To my mind, it’s not fair to say that Leicester’s success is simply down to a ‘club spirit’ that’s massively patronising, you don’t win the English league, by simply going out and trying your best – but, what Leicester have are proper fans (by that I mean, people who go to the game week in week out, without having a great deal of expectation of success), local fans, people who care passionately about the club – which is different from the ‘big teams’ who have often moved away from their traditional fan-base, many of whom can’t afford the exorbitant prices. As the season wore on, this massive wave of passionate support, grew increasingly important.

6 A Huge Stroke of Luck
Nothing wrong with having luck on your side – after all, Machiavelli, said in The Prince that fortuna was as important as any political-craft when he advised the young Cesare Borgia, whilst Napoleon always prayed for generals who were lucky, Leicester enjoyed the luck of not losing their key players to injury – which enabled Ranieri to keep his squad going and allowed the players to become familiar with each other and confident in what they were doing.

7. The Self-Destruction of RivalsUnknown-3
Liverpool sacked Brendan Rodgers when results weren’t going their way; Chelsea mounted the worst campaign of any defending champions and did away with the Special One, Jose Mourinho, amidst dressing room rancour; whilst Man City destroyed themselves the minute that they decided to publicly announce that they would be replacing their popular manager Pellegrini with Bayern’s Pep Guardiola; Arsenal also seemed to make themselves fragile as the fans grew restive with Arsene Wenger’s seeming inability to work out what was wrong with the team. Only Spurs, proved themselves to be a team that was worthy of contending with the mighty Foxes and, I for one, allow myself a sly grin at the demise of the ‘big five’ who, let’s face it, have often acted with barely concealed contempt for their less well-off comrades.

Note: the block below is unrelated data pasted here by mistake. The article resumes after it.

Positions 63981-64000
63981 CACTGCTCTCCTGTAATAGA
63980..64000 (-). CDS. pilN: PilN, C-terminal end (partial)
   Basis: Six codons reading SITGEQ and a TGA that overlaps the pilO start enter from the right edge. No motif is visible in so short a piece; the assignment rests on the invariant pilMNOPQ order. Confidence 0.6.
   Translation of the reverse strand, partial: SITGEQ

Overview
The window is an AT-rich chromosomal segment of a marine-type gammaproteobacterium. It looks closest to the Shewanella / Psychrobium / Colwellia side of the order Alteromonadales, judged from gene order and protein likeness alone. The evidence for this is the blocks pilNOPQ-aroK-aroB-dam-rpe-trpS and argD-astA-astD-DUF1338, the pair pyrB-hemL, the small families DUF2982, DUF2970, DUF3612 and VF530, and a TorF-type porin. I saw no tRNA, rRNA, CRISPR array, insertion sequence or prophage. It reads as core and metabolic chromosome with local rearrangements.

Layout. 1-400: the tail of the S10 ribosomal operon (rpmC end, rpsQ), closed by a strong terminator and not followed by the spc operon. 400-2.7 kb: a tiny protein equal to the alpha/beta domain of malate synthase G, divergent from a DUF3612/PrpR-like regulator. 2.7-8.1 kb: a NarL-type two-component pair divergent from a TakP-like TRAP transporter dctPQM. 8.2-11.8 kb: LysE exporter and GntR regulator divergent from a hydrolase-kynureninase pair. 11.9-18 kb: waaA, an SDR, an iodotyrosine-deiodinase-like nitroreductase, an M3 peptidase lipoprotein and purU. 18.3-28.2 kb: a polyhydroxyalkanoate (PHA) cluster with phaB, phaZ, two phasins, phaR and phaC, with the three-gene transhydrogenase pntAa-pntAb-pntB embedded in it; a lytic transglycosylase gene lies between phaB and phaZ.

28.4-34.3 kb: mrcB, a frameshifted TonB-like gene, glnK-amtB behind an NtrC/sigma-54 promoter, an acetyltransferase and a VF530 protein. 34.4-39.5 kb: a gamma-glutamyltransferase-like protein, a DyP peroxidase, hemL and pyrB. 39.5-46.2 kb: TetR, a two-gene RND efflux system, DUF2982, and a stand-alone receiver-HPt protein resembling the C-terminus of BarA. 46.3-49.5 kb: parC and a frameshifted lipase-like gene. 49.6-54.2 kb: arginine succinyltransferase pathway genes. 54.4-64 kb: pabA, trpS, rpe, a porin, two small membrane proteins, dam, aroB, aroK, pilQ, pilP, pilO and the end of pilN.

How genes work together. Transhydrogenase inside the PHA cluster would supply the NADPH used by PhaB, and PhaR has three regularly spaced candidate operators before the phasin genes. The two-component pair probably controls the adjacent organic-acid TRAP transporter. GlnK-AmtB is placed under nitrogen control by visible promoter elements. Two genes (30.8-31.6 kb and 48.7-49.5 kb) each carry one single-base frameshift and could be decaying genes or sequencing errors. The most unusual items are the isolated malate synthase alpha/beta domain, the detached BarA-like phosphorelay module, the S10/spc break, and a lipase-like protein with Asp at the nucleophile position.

8. The Goals of Jamie Vardy
To compete in modern football, you have to score goals – Leicester fans sang, ironically, ‘we’ve only got one man,’ when their Vardy-less team went 4-0 up against Swansea, but, the contribution of Vardy cannot be underestimated, his pace, finishing and doggedness has proved invaluable, keeping opposition teams on their toes and ensuring that Leicester always took the pitch confident that they could put the ball into the back of the net.Unknown-2

9. Team Spirit
As opposed to club-spirit, by team spirit, I mean the determination of the team to succeed, much of which was forged in their own personal disappointments – each of the players in the squad, has had to cope with some kind of professional rejection at some point in their careers, take the midfielder, Danny Drinkwater, discarded by Man United four years ago, after being on their books for a decade, he dealt with that devastation with sheer bloody minded determination to succeed elsewhere – now, he’s won a Premier League medal and and England cap – each of the players has a similar story.

10. N’golo Kante
Is perhaps one player who every club in the land would love to have in their team – signed from the French second division for the price of a pie at Stamford Bridge, he has become the very epitome of the perfect holding midfielder, superb in the tackle, incredibly fit and strong, with a brilliant ability to make the right pass (usually to his equally superb and more feted Riyadh Mahrez), to me, he, more than any other player, has allowed Leicester to tick so smoothly this season.

So, there you have it leicester City, Champions of England, 2016! I applaud them and wish them every success for their European Campaign of 2017… can the fairy tale continue?